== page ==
A: I’m passionate about many things such as business, health, family, God, and helping people thrive by bringing them up and helping them see their potential that they have lost seeing. I currently am a project control analyst at Ball Aerospace, and I love my job so much. I get to work for an amazing company that provides crucial ideas, objects, and units that help keep our country safe from the ground up. As a young woman, starting my career at a place like Ball is empowering. I feel respected, I feel valued for all my opinions, I’m learning so many new things every day, and I get to use my passion for helping those around me by leading team meetings that remind everyone that even though we are working from home, we are a team and we are here for each other. I get to facilitate Q&A’s that the team have and haven’t voiced since working remotely has made people lose their voice that much more. By leading these team meetings, I help rebuild and restore our strength as a team, I get to build people back up and give them a place to vent all their worries, questions, and concerns, while also allowing them to have a place to speak their mind and say what’s working best for them and what they want to see happen in the future. From these meetings, management gets to hear from us all and everyone’s ideas, concerns, and voices all get heard and people couldn’t be happier, which makes me so happy. I thrive knowing I’m helping others to thrive and feel confident too!


Q: What were your younger years like?

A: My younger years were amazing; I couldn’t of asked for a better childhood. I grew up in Boulder, Colorado, in a great area and apartment complex where all us kids would constantly play outside together, explore what nature had to offer, and we all felt safe even though there wasn’t always a parent watching over us all. I’m the youngest of two; I have an older brother and having him made me feel as though I got interested in what men liked too like sports, video games, and wrestling around with one another. I am very girly, but because of him, I also am a girl that doesn’t mind getting her knees dirty, playing videos games with my boyfriend, and watching sports. My mom was a stay at home mom when we both were very young. She cooked and cleaned the house daily, she took naps with us, and really just made the house so warm and loving. My dad owned a restaurant at the local mall that was down the street from our house and, because of that, we went to the mall often for the free food and the really fun arcade place they had there. Having the freedom to be around so many kids in my community and then being able to run around the mall knowing everyone knew my brother and I (that we were my dad’s kids), they all would watch over us and we always felt so safe and a huge sense of community.

There is truly nothing better than being exposed to a diverse group of people at such young ages. It helped us understand other cultures. I grew up as both Christian and Catholic. God has always been at the forefront of my life. I have a big heart, and growing up with my dad owning a restaurant, whenever other kids from my school or neighborhood were hungry, my brother and I would take them to eat at my dad’s restaurant and my dad was always more than happy to feed anyone for free that needed the help. I learned how to give and help others in their time of need at a young age. My dad was always helping anyone out that truly needed it. God has always placed me where I needed to be in order to help the people He needed me to help and in order to thrive in areas He needed me to thrive in. Being able to help people and to motivate them and spread positivity in this world has always brought me so much pleasure, and I know that that comes from my religion and love for God and the love He has placed in me and the compassion and love He gave me for other people.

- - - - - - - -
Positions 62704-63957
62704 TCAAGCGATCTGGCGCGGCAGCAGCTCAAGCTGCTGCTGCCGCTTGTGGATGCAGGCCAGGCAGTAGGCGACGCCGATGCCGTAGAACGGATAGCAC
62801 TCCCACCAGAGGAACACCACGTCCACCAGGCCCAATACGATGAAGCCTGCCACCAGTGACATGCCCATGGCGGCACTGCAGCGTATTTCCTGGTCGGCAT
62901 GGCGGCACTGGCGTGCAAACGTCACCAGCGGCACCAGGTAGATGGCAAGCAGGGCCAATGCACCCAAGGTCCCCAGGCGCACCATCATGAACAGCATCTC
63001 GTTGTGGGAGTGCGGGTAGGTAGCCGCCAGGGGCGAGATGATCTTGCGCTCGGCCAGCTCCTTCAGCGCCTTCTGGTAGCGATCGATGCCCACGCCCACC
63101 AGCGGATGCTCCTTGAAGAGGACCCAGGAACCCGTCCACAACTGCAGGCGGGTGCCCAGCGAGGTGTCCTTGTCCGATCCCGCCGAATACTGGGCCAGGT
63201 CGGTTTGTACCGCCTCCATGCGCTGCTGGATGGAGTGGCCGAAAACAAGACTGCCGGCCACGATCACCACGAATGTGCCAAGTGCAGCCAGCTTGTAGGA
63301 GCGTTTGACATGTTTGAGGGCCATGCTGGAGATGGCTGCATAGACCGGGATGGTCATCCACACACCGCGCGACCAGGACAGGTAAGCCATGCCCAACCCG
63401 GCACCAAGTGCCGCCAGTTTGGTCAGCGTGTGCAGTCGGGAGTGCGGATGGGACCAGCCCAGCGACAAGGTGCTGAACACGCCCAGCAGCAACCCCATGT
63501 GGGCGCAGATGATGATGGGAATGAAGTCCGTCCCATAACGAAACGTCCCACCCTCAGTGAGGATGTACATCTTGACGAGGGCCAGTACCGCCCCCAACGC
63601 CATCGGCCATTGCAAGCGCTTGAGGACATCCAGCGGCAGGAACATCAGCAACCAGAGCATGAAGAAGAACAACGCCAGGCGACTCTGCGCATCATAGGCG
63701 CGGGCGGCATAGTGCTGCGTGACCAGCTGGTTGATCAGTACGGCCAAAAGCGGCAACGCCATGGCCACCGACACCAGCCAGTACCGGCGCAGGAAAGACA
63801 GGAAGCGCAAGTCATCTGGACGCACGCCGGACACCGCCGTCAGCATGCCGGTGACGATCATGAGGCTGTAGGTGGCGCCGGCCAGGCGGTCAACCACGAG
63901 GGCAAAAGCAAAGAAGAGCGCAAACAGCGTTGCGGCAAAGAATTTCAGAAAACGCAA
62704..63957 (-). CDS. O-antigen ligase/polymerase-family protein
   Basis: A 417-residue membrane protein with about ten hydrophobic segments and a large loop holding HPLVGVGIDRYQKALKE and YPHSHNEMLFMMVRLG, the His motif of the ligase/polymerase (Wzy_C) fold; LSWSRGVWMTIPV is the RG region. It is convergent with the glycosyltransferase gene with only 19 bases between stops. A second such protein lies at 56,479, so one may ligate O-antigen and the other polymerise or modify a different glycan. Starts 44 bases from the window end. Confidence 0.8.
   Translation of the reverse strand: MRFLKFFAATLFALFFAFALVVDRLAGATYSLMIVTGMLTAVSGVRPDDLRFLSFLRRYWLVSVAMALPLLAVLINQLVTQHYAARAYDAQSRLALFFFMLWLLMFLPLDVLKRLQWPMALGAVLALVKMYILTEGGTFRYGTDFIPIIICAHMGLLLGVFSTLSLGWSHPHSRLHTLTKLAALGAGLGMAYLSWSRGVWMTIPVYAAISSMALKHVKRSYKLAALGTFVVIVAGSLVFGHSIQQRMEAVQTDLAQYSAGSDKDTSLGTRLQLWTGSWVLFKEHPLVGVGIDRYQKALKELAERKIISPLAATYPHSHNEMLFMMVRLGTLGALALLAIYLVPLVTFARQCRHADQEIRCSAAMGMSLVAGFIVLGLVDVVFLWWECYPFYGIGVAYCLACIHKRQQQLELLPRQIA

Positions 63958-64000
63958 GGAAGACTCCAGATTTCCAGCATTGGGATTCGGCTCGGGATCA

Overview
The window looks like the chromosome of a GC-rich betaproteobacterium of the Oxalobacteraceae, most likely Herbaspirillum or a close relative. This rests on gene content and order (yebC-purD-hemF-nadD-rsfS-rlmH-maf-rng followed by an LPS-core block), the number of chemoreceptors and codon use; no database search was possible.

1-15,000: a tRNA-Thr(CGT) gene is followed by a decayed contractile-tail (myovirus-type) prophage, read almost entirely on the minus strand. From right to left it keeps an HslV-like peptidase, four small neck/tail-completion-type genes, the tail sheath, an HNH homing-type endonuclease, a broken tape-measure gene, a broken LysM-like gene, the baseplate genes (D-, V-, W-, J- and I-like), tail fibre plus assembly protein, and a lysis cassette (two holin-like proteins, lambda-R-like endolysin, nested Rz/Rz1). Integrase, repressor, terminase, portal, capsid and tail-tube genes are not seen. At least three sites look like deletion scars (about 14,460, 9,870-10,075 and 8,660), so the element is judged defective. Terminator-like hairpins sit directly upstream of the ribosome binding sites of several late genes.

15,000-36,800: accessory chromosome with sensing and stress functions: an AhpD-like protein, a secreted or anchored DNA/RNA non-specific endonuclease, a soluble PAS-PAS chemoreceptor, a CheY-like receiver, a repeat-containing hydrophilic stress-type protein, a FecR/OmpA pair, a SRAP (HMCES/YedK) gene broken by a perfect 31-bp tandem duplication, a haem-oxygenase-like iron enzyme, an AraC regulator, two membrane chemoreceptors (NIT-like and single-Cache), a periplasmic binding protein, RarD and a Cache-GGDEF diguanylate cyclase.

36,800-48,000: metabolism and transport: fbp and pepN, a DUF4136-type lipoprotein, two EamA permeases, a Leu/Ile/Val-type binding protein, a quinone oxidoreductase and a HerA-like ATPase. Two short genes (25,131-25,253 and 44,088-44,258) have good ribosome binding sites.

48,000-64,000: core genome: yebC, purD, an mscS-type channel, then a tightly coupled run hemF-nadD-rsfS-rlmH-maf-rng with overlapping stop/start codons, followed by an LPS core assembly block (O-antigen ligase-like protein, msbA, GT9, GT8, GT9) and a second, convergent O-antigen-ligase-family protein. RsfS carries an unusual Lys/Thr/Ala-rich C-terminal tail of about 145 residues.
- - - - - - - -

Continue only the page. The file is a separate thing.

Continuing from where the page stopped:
Q: What is something valuable you’d like others to know?

A: Something valuable I’ve learned that I want others to know is that life is too short. As we’ve all heard this many times in our life, it’s true. I blew off group gatherings before because I was tired or wasn’t in the mood that night. I’ve wasted some opportunities to go out and try new things because I was nervous to do so or too scared, and I’ve said no to potential job opportunities because I wasn’t sure if it was for me. We’ve all done things like that, and what I’ve learned was when I did say ‘yes’ and push through to go out with friends even though I was so tired, I almost always ended up having such a great time. When I did say ‘yes’ to trying something new and get out of my comfort zone, I almost always had a blast and was so proud that I accomplished something new. And when I did allow a random job opportunity to come into my life, it didn’t always work out, but sometimes, even if I left with just meeting inspiring and wonderful people, that was worth it to me. Life is too short to be unhappy, to over stress, to worry and be anxious. We don’t truly take advantage of every day, every minute, and every waking breath we are given by God. We need to let go of the nonsense, worry and stress less, get rid of toxic people and habits in our lives, and learn to take advantage of our everyday gifts of life. Meet new people, try new things, say ‘yes’ to the chances you do have to hang with the people you love, put yourself out there every once and a while, and don’t waste your life. You never want to look back and say, “I wish I did that, I wish I said yes, I wish I could hang with that person just one more time, etc.” You want to know that you lived a good life, made your mistakes, but came back stronger every time and really love that life you are living with the right people in your life and the right career. Life is too short, be happy, love hard, giggle as loud as you want, and eat that piece of cake!